Gov’t Moves to Monitor Scrap Metal Trade


The Government of Jamaica will be implementing control mechanisms for the export of scrap metal, including a licensing regime to bring accountability to the industry.
Minister of Industry, Investment and Commerce, Karl Samuda, in a statement to the House of Representatives on (Oct. 23), announced that a Ministry Paper will be tabled in the Lower House outlining the measures to be used by the Government to address this issue.
The Government’s intervention in the trade, he said, is to protect lives and properties.
“We are receiving reports of unprecedented levels of metal theft. Valuable functional metal objects are being stolen. We have reports that parts of bridges are being stolen, manhole covers, railway lines, and the theft of copper cable has now made Cable and Wireless a prime target,” Mr. Samuda pointed out. He noted that “while legitimate exports of scrap metal can have obvious economic and environmental advantages, the high levels of reported theft are unacceptable. The theft of metals from public and private infrastructure constitutes a major economic loss to the country, and consequently undermines the country’s economic development.”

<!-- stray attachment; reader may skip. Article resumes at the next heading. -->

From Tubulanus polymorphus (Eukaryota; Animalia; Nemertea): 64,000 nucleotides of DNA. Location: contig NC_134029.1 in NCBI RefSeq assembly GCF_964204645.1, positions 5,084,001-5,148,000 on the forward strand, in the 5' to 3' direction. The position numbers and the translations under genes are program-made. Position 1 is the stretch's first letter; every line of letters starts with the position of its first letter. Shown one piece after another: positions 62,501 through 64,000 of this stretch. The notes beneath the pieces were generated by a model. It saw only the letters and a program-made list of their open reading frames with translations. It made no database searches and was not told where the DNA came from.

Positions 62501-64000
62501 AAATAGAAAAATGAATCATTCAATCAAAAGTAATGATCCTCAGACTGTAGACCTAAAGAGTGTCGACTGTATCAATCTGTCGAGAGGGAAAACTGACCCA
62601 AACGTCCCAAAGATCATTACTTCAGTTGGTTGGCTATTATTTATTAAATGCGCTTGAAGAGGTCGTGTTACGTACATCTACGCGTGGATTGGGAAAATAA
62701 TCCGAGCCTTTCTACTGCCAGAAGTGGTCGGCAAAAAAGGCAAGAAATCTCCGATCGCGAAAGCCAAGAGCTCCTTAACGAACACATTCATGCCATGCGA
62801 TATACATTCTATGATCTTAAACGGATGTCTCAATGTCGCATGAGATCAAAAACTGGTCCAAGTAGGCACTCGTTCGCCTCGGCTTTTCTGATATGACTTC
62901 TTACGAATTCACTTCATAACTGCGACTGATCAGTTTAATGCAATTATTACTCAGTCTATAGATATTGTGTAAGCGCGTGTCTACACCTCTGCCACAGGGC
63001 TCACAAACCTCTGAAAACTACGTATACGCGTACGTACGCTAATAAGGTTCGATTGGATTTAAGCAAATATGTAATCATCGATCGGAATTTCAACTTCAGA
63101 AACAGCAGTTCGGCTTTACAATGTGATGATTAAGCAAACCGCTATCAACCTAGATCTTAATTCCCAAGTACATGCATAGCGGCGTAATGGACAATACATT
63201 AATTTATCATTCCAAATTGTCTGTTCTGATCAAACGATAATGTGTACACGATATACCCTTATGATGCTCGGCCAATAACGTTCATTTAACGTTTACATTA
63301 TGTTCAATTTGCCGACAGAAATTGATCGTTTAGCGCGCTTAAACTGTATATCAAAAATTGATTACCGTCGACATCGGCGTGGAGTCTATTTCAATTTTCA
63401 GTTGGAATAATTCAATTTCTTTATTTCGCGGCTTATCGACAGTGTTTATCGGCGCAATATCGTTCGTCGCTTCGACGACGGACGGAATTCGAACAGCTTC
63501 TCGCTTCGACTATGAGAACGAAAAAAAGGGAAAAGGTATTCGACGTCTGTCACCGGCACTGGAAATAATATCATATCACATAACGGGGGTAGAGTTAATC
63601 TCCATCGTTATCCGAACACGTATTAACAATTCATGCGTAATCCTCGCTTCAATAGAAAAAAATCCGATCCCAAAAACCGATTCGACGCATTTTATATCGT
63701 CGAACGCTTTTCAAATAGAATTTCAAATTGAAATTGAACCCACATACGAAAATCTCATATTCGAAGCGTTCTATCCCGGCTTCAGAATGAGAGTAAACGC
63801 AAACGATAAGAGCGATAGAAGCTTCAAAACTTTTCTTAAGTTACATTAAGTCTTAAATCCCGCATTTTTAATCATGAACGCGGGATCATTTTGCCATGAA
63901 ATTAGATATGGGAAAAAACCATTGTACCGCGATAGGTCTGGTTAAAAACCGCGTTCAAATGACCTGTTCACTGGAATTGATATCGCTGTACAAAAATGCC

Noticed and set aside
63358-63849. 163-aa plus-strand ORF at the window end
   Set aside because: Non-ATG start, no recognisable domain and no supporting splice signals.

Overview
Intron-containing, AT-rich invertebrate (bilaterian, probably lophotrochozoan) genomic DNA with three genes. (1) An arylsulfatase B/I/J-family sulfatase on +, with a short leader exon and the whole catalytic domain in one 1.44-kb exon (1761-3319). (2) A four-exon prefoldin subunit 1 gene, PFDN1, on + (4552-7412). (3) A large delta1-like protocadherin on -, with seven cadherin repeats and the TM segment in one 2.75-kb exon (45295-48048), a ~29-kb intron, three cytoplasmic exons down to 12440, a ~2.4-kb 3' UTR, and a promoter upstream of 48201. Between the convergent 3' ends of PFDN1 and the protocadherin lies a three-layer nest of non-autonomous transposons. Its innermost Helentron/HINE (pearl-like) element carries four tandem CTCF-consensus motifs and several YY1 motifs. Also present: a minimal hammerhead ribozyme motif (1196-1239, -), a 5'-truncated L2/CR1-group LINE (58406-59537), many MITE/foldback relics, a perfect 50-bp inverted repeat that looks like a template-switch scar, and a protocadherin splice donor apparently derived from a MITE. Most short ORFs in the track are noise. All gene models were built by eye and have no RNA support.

Citing statistics from the Jamaica Exporters’ Association, which indicates that exports of scrap metal moved from US$13.3 million in 2005 to US$99.58 million in 2006, the Industry Minister said: “If these figures are accurate it would mean an increase of over 600 per cent in a single year. This is phenomenal growth by any standards, but there is a cloud hanging over this sector.”
He noted that the theft of metal is being driven by strong demand for metals in China and India.

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